Dale uncovers treason in the Pentagon’s highest covert ranks. He hunts for his enemies before they can murder him and Scherie, a new friend who knows nothing of his magic.

Endicott pursues Dale, divided between his duty to capture a rogue soldier and his desire to protect Dale from his would-be assassins. They will discover that the demonic horrors that have corrupted American magic are not bound by family or even death itself.

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11 Responses to “Top 10 List & Giveaway: Tom Doyle’s Classic American Stories of the Fantastic or Uncanny & win American Craftsmen”

  1. erinf1

    I’ve only read about 1/2 of those on the list. But I definitely plan on working on the rest :) Thanks for sharing!!!!!!!!!!

  2. Angela

    I’ve read a few of the books on this list, but I have been meaning to read the rest and now I plan to tackle them next.

  3. Lege

    Oh, wow!
    Amazing picks! Some of my favorite creepers: King in Yellow, Th Turn of the Screw, Poe and Lovecraft, naturally. When i rented my first apartment the only thing I found left from previous tenant was paperback of Charles Dexter Ward- that’s not scary at all, right? :)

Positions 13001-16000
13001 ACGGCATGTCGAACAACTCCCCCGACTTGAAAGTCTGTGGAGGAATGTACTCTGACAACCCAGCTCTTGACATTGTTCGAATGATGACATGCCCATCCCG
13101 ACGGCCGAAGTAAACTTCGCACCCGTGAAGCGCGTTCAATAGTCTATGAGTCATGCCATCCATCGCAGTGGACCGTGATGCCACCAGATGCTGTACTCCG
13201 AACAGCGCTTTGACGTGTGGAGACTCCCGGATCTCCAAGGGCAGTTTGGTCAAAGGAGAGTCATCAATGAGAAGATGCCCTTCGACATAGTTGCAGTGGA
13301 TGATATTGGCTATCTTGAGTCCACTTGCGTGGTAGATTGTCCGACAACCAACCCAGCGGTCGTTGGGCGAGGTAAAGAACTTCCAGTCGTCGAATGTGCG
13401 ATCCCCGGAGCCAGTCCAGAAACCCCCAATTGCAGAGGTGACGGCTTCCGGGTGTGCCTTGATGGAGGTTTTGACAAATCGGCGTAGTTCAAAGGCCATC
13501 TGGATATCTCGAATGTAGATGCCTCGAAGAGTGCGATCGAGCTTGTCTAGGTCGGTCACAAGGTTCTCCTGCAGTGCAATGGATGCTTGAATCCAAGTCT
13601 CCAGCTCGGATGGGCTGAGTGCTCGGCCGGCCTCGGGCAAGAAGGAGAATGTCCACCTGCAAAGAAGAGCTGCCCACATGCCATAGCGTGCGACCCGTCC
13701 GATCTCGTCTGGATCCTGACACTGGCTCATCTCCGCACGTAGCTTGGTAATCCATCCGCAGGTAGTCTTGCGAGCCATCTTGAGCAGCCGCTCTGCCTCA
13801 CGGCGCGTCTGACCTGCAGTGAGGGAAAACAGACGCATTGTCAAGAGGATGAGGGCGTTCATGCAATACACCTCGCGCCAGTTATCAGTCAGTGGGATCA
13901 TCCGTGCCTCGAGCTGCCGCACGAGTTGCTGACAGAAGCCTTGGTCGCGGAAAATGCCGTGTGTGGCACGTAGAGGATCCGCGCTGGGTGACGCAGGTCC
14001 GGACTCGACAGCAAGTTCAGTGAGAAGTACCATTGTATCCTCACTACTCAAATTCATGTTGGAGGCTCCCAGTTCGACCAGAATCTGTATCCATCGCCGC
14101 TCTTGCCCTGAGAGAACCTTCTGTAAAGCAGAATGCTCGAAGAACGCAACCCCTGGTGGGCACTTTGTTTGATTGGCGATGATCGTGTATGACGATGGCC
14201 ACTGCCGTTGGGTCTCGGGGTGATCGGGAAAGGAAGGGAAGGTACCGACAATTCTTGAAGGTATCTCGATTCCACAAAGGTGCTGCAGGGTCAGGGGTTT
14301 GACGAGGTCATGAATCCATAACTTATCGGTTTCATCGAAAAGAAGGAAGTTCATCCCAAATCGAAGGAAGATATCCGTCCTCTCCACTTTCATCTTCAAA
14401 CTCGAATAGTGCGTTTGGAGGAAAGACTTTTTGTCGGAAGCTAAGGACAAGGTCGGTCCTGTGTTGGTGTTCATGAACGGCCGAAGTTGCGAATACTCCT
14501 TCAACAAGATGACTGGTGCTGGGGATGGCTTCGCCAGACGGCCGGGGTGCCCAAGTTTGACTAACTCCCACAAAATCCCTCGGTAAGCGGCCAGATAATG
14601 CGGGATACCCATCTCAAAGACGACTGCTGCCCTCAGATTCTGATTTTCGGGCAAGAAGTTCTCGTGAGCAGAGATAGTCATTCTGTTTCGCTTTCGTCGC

If I wasn’t convinced to read it by blurb, this post would tip the scale.

  4. Mirlou

    I read a few books on this list: Nathaniel Hawthorne, Washington Irving, Hermann Melville and my favorite Edgard Allan Poe, Lovecraft

  5. Tashraven

    I have read all but two books on the list. American Craftsmen sounds like a good read, I will be adding this book to my TBR pile.

  6. Vicky L. Cooling

    I have read all except for the Chambers and Gilman. Now I need to check those out!

  7. Carl

    I’ve read most of the list. Some of them I enjoyed more than others My favorite was Occurrence at Owl Creek Bridge which I read when I was in my teens. Ambrose Bierce was a fabulous writer, I loved his stuff.

  8. Katherine Tomlinson

    Finally, someone who shares my enthusiasm for MOBY DICK. And tom, your book sounds fantastic.

  9. Natasha

    I have read The Legend of Sleepy Hollow and loved it!
    Thanks for the chance to win!

  10. Kris (Imaginary Reads)

    I’ve read several books on the list – Turn of the Screw most recently for a class. Great picks! Your comments are having me think about them in a different way :)